Alternatively: Is it not profoundly ironic that many of the people who would purchase American flag underpants or special edition American flag beers are the people who claim the most respect for the flag itself? (Unfortunately, I suspect that this hypothetical person is not self-aware enough to express his opinions about the flag in this way: “Flag burning should be a crime and I regard it in no way hypocritical that I leave shit stains on a pair of boxers that are designed to look like Old Glory.”)
Nearly everybody is familiar with the myth of Icarus, the youth who flew too close to the sun on man-made wings and plunged into the sea when the heat caused the wings to fail. I just typed “flew to” into Google and the first auto-complete suggestion was “flew too close to the sun”. That is a real testament to how thoroughly ingrained the story of Icarus is in our culture. Even more evidence of how deep this story is embedded in our collective consciousness is the way that Icarus appears in pop culture. When George Constanza on Seinfeld got dumped because he brought a cold cut sandwich into bed, he told Jerry that he “flew too close to the sun on wings of pastrami.”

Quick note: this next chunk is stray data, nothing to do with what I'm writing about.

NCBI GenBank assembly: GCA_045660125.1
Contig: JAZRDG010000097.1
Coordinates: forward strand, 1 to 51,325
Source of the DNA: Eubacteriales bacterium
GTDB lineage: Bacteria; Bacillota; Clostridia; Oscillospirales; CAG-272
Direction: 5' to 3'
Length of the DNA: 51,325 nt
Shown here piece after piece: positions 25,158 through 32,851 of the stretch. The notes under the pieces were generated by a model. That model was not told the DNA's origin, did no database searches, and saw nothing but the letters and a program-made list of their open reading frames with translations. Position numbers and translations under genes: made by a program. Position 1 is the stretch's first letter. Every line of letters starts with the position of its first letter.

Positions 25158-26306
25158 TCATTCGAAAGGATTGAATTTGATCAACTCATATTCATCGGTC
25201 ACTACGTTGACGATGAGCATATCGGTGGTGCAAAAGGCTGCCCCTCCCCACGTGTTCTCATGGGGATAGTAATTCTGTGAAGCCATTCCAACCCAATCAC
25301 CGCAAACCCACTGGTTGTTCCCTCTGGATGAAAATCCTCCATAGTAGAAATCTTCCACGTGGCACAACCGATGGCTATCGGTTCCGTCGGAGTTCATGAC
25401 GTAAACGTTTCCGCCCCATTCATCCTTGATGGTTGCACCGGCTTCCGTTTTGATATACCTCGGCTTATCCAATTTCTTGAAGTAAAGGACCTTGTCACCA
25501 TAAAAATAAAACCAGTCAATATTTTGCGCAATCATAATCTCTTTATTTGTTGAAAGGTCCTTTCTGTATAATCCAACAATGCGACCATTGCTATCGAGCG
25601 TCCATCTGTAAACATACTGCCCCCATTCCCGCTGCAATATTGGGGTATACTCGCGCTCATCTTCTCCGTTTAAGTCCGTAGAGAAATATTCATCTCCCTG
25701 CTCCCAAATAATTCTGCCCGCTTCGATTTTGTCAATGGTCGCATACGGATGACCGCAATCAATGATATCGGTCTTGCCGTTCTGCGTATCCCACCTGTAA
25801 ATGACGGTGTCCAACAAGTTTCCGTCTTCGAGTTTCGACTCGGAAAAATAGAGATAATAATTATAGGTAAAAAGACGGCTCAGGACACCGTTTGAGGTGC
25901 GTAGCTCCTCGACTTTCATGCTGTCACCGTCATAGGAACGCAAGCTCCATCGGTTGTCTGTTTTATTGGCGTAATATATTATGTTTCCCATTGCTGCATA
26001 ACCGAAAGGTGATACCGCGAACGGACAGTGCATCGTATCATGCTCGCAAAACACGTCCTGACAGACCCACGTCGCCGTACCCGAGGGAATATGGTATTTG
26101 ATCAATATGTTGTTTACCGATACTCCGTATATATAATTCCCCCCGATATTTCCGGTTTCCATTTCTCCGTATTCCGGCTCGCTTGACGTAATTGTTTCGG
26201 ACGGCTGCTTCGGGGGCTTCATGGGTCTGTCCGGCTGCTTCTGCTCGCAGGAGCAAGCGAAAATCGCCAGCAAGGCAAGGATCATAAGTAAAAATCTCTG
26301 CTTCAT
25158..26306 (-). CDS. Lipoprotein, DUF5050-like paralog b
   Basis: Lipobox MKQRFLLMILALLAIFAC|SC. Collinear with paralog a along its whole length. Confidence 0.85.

The lesson of the story seems obvious; Icarus fell because he overreached. If he had only been more cautious, he would not have crashed into the sea and drowned. But “don’t fly too high” is only part of the moral. In Ovid’s retelling of the ancient myth, Icarus’s father Daedalus warned about flying too high but also about flying too low. Flying too close to the sun would scorch the wings, but flying too close to the sea would weigh them down with moisture. “Take the middle way,” he cautioned, “Travel between the extremes.” With that advice, the story really appears to be about moderation. And moderation happens to be a popular topic on this blog.